But lastly, we ARE granted a significant level of freedom in the methods that we use to convey the content of the gospel. And in this, Paul declares that he became all things to all men. So I can preach in shorts, get a tattoo, or even drink a beer for the sake of the gospel. The limit is sin, the content of the Gospel as revealed in Scripture, but also our individual consciences. If you are asking me the questions, “is this sin?” I think you would be fine avoiding that thing.
Paul was not a people-pleaser, but he also didn’t set out to make enemies. He used a whole host of tools for the sake of the Gospel, but He let the Gospel itself set the boundaries for his methods. We seek to follow Paul at ReCAST, allowing freedom in the majority of life, but cautioning about sin, and guarding the content of the most awesome news the world has ever heard. Wholeness, Completeness, Purpose and Freedom can be had through the sacrifice of Jesus Christ!
Well done. Probably one of your best blog entries to date.
I second Zac’s statement. And I’m not just saying that because I work with you, either. It would have been too long to include, but this wanders into the area of holiness and apartness, that in a sinful world, when we act like Jesus, we are going to be different, and that difference will often be uncomfortable for both parties; for Christians it creates the temptation to “chill” and fit in and for non-Christians in terms of conviction. But you cover this well in identifying sin as out of the bounds of the Gospel; that’s our limit.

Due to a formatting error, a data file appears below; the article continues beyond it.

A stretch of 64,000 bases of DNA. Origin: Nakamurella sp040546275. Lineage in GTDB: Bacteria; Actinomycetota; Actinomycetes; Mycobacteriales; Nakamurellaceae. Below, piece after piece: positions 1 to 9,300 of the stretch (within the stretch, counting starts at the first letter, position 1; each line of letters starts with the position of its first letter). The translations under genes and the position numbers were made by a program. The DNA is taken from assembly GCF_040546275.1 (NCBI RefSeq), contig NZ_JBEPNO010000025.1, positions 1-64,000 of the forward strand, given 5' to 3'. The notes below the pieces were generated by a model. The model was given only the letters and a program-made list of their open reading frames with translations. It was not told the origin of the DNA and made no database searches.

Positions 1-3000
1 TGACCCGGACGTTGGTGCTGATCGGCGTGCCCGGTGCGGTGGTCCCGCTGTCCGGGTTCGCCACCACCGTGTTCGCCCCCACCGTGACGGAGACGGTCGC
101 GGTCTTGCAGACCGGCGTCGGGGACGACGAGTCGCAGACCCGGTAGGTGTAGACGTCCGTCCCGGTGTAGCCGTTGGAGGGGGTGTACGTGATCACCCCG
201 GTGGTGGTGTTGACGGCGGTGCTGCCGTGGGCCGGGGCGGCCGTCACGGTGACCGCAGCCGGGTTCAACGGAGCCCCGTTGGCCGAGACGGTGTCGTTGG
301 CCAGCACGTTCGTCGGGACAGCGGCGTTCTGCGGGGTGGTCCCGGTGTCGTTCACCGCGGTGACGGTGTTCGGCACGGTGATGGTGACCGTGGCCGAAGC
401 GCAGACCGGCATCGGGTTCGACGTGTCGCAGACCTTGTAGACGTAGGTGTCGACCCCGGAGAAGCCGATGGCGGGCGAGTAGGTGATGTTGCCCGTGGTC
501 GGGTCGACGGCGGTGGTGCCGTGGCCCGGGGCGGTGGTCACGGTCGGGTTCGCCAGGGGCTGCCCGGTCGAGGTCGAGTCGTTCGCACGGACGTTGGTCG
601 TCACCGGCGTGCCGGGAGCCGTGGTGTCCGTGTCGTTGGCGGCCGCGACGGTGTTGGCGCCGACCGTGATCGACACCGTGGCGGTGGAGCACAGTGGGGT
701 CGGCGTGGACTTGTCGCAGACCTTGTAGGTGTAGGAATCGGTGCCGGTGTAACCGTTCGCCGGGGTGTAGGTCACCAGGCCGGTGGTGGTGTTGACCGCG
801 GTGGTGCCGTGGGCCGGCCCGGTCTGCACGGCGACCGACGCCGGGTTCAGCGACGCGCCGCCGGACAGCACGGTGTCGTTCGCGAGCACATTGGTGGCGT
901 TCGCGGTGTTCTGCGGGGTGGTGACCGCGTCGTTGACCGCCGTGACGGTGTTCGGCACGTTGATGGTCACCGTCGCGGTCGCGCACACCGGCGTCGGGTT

I also think it’s super mature (like Paul) to be able to give up “preference” to make connections with those we’re trying to love and I think he did that so that when the sparks flew and the differences in belief and lifestyle surfaced, they were differences that really mattered, mainly do you believe that Jesus dealt with your sin on the cross. Issues of law, dress, language, favorite ice cream were all secondary to the issue of Jesus.
I’m glad to be a part of a church with a good understanding of the limits of our like-ability.
Great thoughts Don. This is contextualization right? 🙂 Paul’s motivation was definitely the Gospel and minimizing any barriers set before it. I think that should be ours as well, and as long as the “limits” we use are grounded in scripture we should be fine.
Contextualization has become a bad word to some Christians, but Jesus and Paul were very involved in using the culture of their day to communicate their message both in illustrations but also in the very things that they did. But a no-holds -barred approach to Contextualization is dangerous ground. We can never use sin, falsehood, or error to further the gospel of Jesus Christ. Doing so will take us further back than where we started.
Oh, and why does Kyle get a red name when he posts comments, but the rest of us are left with boring old black? I guess that is he privilege of being a techie, right?